• Possible fodder for malpractice claims:
    • Intentional or grossly negligent breaches of the duty of confidentiality have always been ripe ground for allegations of the breach of fiduciary duty in malpractice actions. With many lawyers now communicating with clients through “virtual” means, including digital video meeting places such as Zoom, there are well-publicized confidentiality concerns about such platforms.  Are those publicized concerns enough to establish a new, or heightened, standard of care pertaining to “virtual” client communications?  What if a lawyer has done reasonable research and made a professional determination about security?  What if a lawyer carefully limits the subject matter of a “virtual” client communication to avoid discussion of highly sensitive information? To what extent does the standard of care now implicitly include training our clients about security concerns?  Does the answer depend on the sophistication of the client? To what extent does, or should, the standard of care include a lawyer taking measures to protect their client against the client’s own potential mistakes?

William E. GerickeMember Cozen O'Connor

  • Outsourcing Legal Services
    • Competence and Supervision.  Lawyers have a duty to act competently in the representation of clients, and to ensure that those who are working under their supervision perform competently.  To satisfy the duty of competence, a lawyer who outsources work must ensure that the tasks in question are delegated to individuals who possess the skills required to perform them, and that the individuals are appropriately supervised to ensure competent representation of the client.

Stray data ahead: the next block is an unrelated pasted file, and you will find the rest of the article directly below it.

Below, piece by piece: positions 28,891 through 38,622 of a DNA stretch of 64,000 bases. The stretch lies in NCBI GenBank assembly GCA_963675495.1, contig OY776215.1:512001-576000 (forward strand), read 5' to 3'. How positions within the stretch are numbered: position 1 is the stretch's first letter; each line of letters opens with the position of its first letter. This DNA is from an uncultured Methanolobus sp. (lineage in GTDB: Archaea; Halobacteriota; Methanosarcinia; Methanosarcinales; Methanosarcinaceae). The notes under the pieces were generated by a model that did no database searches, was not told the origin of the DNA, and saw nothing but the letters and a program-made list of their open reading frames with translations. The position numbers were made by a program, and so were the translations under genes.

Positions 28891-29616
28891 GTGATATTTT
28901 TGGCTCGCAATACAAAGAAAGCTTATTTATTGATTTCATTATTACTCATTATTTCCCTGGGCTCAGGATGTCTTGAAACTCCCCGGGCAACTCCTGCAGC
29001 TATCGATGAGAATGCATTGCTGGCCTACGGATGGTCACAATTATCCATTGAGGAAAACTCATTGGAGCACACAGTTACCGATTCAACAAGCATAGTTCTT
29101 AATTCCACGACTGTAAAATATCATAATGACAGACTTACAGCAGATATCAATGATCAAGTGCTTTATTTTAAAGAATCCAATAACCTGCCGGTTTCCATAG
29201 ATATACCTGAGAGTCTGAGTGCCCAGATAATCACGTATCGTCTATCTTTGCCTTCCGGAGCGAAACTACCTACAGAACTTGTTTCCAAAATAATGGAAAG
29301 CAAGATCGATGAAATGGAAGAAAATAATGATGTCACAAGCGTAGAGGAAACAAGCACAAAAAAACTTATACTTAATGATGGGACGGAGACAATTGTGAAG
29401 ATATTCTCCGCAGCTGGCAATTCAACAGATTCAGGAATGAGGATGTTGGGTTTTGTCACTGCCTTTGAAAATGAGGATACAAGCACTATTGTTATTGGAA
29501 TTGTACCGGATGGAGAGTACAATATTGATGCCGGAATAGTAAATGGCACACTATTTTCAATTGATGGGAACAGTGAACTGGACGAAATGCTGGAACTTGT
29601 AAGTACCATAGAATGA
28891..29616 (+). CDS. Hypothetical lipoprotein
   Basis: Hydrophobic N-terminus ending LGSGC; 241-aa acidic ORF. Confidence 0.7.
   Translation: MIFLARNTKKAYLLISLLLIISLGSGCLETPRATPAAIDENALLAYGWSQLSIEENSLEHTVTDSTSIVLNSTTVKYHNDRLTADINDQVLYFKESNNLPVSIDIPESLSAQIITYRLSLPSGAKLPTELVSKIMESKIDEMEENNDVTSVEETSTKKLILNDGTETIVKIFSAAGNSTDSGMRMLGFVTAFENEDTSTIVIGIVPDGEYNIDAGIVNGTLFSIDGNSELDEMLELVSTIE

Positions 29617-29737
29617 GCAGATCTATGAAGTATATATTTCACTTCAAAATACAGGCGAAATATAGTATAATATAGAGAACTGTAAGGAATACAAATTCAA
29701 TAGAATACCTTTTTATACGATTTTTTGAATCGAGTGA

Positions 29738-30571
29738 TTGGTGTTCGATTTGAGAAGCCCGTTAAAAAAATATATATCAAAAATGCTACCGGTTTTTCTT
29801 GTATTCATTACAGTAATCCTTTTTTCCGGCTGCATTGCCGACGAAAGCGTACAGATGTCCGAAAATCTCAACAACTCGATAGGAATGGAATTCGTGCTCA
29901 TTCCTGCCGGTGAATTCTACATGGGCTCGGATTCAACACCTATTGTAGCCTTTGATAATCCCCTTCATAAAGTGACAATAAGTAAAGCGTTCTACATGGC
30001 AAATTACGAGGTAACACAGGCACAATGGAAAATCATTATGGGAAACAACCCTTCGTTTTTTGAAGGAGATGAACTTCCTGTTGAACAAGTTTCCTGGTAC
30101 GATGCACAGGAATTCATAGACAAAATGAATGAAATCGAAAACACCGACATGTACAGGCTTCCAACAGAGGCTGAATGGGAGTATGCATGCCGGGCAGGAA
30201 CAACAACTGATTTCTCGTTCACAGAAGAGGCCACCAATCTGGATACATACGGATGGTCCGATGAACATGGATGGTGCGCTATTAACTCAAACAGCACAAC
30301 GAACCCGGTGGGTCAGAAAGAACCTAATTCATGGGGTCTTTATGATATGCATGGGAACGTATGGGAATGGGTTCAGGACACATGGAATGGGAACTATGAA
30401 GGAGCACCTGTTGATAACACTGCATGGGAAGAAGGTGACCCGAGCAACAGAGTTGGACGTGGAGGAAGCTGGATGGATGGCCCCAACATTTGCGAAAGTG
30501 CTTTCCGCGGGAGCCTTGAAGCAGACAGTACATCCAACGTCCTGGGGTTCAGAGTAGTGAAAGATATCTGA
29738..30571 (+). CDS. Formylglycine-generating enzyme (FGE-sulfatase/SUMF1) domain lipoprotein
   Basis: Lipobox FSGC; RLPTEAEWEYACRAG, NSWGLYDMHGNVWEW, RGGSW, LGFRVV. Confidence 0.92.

• Preservation of Client Confidential Information.  One of a lawyer’s core ethical duties, of course, is to safeguard her client’s information.  Data security and the preservation of a client’s confidential information are the most serious ethical concerns with companies that provide outsourcing services.
    • Conflicts of Interest.  Ethics committees unanimously agree that law firms must guard against conflicts of interest when using outsourced providers.  Lawyers must adhere to the strict and well-known rules governing conflicts of interest.
    • Client Disclosure/Client Consent.  Model Rule 1.6 prohibits an attorney from revealing information ‘‘relating to the representation of a client’’ absent informed consent or implied authorization from the client.  The prevailing view is that an attorney must secure informed consent to release confidential information to an outsourced provider.
    • Unauthorized Practice of Law.  Model Rule 5.5 prohibits a lawyer from assisting in the unauthorized practice of law (“UPL”).  To avoid aiding the unauthorized practice of law, the lawyer must at every step shoulder complete responsibility for the non-lawyer’s work

Date & Time:

Wednesday, May 20, 2020

12:00 pm to 2:00 pm (ET)

Who Should Attend:

  • Lawyers
  • Legal Assistants
  • Paralegals
  • Law Office Managers
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Amir TahmassebiPartner
Konicek & Dillon, P.C.
J. Scott RhodesChair, Legal Ethics / General Counsel
Jennings, Strouss & Salmon, P.L.C.
William E. GerickeMember
Cozen O'Connor